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MATTIEL

Mattiel

Georgia Gothic

    Georgia Gothic, a magic third in Mattiel’s run of full-length albums, was shaped in the quiet seclusion of a woodland cabin in the north of the Atlanta duo’s mother-state; “Some faraway place that just Jonah and I could go where there would be no distractions, nothing else going on, and we could turn everything off and only focus on writing songs”, reflects Brown. Where 2017’s self-titled debut and its 2019 follow-up Satis Factory were written with what Swilley refers to as a “hands-off” approach — he arranging the music and Brown the lyrics and vocals, the two working largely separately — the making of Georgia Gothic was, for the first time, a truly collaborative undertaking. “This was the first time we made a point to just be together and work out ideas in the same room. That was the initial intention ... it was about learning what each other wanted to accomplish on a sonic level, and then just trying different things out” Swilley continues. “Everything happened backwards. Normally, you’d have friends that make a band ... with us, we started making music from the jump, and then became homies.”

    Cultivated by time spent together on the road touring the first two albums, it is this newfound sense of intimacy between Mattiel’s members that enabled the writing of Georgia Gothic not as two separate musicians, but rather as one creative entity. The album remained within the four walls of Brown and Swilley’s private world for much of its evolution — with recording taking place in a simple studio set up by the pair in the borrowed room of a dialysis centre, Swilley in the producer’s seat — until, nearing completion, it was transferred into the trusted hands of the Grammy-award-winning John Congleton (whose extensive list of credits includes artists as diverse as Angel Olsen, Earl Sweatshirt, Erykah Badu and Sleater Kinney) for mixing.

    Not only does the affinity between its creators translate into an electric synergy between Georgia Gothic’s words and music — the brine-shock of Brown’s taut lyricism cut against the bourbon-smoothness of Swilley’s instrumentation — but here too are the palpable spoils of experimentation, each party trustful enough of the other to trial and error their practices into new geometries. Swilley puts this wide palate, in part, down to the place they call home. “I definitely feel like being from Georgia allows us to have a certain way of approaching music”. Brown chimes in: “We haven’t really highlighted where we’re from in the past two records, even though those were also written in Georgia. There’s so much great art and great music that’s come from Georgia, from all different types of genres and all over the state — but take R. E. M. and OutKast: there’s this weirdness that I can’t really put my finger on.” Swilley concurs: “It’s the same with the B-52s, the Black Lips ... it doesn’t feel like L.A., it doesn’t feel like New York, it feels like another planet. We’re not really in a ‘scene’ here in the same way. You have to make your own sound, create your own identity.”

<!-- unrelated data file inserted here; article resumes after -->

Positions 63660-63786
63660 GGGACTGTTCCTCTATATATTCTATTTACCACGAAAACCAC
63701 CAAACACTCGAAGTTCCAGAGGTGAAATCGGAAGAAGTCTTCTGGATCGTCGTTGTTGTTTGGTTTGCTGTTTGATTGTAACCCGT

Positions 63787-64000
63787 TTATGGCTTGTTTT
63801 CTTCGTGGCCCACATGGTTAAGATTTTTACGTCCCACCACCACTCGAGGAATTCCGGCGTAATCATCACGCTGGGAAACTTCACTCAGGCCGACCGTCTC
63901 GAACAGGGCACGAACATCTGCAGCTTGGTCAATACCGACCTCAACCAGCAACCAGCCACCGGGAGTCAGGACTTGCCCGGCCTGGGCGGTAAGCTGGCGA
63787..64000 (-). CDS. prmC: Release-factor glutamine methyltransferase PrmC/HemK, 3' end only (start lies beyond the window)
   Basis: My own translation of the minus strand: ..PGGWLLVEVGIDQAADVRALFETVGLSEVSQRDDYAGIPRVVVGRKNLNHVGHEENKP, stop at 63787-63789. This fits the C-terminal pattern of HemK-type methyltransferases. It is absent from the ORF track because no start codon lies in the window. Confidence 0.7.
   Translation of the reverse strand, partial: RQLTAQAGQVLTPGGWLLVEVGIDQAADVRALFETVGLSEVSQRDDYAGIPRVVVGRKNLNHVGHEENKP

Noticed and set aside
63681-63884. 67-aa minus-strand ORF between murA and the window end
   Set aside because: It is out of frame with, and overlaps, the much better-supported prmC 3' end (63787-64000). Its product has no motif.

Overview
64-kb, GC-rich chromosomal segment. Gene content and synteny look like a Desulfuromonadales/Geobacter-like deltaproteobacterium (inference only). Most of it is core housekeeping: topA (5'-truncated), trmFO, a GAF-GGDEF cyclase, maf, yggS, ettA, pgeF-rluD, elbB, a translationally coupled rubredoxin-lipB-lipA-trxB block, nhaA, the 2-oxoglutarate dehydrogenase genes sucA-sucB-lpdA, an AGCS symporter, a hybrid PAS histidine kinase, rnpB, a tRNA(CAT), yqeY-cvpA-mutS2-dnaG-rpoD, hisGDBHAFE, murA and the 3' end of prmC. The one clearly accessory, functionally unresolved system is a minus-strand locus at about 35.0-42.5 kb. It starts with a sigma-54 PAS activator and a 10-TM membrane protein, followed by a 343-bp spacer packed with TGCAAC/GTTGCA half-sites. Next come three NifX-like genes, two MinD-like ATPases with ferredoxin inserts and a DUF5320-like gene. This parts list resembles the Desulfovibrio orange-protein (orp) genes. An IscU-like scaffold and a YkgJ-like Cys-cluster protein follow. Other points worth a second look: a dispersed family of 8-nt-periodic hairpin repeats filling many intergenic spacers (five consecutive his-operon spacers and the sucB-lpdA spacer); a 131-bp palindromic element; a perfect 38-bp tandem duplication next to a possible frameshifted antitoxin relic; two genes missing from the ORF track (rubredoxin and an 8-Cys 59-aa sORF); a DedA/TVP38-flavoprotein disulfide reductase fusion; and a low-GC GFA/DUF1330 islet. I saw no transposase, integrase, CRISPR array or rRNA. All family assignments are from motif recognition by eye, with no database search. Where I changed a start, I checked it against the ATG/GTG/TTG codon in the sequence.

And it is precisely the forging of Mattiel’s distinct musical identity that Georgia Gothic signals; its members guiding each other ever-homewards not just in a geographical or sonic sense, but spiritually, too.

    STAFF COMMENTS

    Barry says: Hefty fuzz, wonderfully harmonised vocals and unbeatable groove are the cornerstones of the Mattiel sound, but it's on 'Georgia Gothic' we really get to see this sound honed perfectly. Possibly due to their more intimate working conditions or through the benefits of a more intuitive working relationship, the music shines through as a lot clearer resulting in their most concise and rewarding offering to date.

    TRACK LISTING

    1. Jeff Goldblum
    2. On The Run
    3. Lighthouse
    4. Wheels Fall Off
    5. Subterranean Shut In Blues
    6. Blood In The Yolk
    7. Cultural Criminal
    8. You Can Have It All
    9. Other Plans
    10. Boomerang
    11. How It Ends

    Mattiel

    Satis Factory

      Having initially met in 2014, the process of recording Satis Factory was built upon the success of Swilley and Mattiel Brown’s time working together on their debut album. It’s a team that just works. “Jonah is a great songwriter and he’ll put a structure together and send it to me through an email, and then I’ll listen to it pretty much right away,” Mattiel explains. “And then we’ll restructure it if we need to and I’ll write a melody and lyrics to it and eventually record it.”